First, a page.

model of care
Kolburne School, Inc. traces its roots back to 1904, when pioneering
educator May Jean Robins established a school in New York State
for students with psychiatric, educational, and social challenges.
In 1912, she was joined by Luma L. Kolburne (subsequently, a Columbia
University-educated psychologist), who similarly believed that special
needs students were entitled to the finest treatment services available.
Luma’s contribution in the field of special education was
later thoroughly documented in Effective Education for the Mentally
In 1947, Luma and his wife Stella (May Jean’s
niece, who was an industrial arts teacher) and their daughter Jeane
(and later, her husband Sydney L. Weinstein) founded The Kolburne
School in Norwalk, Connecticut. In an era of entrenched racial prejudice,
Kolburne admitted students, regardless of their race or religion,
and employed a racially diverse professional staff. Kolburne’s
safe, structured, and caring environment provided an ideal alternative
to past failures.
By the 1960's, ever-increasing student enrollment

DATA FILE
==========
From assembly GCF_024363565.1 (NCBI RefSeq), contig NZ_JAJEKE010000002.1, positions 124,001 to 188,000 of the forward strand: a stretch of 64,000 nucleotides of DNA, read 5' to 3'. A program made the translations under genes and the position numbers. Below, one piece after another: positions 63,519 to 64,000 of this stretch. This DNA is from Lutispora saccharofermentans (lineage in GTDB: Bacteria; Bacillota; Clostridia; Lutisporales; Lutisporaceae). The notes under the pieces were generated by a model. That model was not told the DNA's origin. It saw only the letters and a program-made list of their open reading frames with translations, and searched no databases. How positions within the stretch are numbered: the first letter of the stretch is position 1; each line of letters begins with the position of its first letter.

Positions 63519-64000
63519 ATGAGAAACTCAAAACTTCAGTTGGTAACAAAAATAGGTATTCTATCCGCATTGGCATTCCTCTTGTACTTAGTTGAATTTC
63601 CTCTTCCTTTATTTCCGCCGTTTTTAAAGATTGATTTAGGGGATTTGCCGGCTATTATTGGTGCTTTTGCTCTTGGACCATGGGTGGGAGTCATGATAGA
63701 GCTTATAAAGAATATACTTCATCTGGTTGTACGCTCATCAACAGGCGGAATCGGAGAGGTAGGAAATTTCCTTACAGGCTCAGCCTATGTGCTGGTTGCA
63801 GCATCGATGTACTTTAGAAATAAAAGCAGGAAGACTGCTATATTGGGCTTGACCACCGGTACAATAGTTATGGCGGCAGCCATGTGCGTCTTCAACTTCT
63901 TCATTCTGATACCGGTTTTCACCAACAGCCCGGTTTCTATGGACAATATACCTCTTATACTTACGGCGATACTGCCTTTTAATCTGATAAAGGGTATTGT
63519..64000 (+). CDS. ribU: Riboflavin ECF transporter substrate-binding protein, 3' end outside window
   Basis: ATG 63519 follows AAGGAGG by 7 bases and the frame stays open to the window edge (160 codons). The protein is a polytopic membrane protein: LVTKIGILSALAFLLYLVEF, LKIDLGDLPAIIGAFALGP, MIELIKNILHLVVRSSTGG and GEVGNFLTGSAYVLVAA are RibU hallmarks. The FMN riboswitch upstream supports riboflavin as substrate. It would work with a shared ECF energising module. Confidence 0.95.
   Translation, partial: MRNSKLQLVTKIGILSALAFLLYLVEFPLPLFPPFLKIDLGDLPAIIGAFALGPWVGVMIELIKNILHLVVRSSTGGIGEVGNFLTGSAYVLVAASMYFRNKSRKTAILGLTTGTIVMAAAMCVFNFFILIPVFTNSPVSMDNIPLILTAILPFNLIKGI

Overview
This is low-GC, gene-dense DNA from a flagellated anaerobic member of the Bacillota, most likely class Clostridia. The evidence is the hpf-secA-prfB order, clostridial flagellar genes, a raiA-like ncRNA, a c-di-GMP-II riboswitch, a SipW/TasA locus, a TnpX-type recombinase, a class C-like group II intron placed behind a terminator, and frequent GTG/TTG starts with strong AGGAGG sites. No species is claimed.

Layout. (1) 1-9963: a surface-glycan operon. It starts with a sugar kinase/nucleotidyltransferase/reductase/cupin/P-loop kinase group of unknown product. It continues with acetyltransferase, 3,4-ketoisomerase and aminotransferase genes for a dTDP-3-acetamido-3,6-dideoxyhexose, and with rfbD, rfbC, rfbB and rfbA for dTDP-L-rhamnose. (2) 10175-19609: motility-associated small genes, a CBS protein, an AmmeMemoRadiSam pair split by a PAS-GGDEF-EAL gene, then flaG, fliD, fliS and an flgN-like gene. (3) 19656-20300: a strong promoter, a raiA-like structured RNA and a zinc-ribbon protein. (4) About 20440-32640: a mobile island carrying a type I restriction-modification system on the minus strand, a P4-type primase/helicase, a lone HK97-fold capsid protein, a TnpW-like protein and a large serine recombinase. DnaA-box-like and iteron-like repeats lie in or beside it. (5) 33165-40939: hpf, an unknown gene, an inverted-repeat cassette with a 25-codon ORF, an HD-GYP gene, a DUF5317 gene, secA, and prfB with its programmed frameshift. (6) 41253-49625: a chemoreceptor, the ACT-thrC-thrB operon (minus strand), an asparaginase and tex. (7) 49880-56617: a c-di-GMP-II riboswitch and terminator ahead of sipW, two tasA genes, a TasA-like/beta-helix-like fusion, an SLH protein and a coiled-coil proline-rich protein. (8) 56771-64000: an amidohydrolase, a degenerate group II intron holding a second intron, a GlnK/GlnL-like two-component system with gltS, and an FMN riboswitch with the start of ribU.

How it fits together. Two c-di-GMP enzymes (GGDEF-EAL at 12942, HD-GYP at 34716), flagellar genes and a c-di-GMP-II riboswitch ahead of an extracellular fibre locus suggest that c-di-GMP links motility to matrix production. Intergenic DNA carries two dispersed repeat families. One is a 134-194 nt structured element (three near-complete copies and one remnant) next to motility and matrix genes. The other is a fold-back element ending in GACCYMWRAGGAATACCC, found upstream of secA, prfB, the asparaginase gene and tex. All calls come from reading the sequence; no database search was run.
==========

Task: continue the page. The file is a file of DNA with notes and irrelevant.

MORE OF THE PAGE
and the need for a more comprehensive physical plant led Kolburne
to relocate. A state-of-the-art treatment center was built in Berkshire
County, Massachusetts, on eight hundred acres of meadows, forests,
and streams. Parents, funding sources, and regulatory agencies were
equally supportive of Kolburne’s move and the later acquisition
of community-based group homes designed
to further promote positive student growth.
Like May Jean Robins’s school which opened
its doors one hundred years ago, Kolburne remains dedicated to helping
challenged students best develop the skills and character necessary
to achieve their highest potential and to rejoin their communities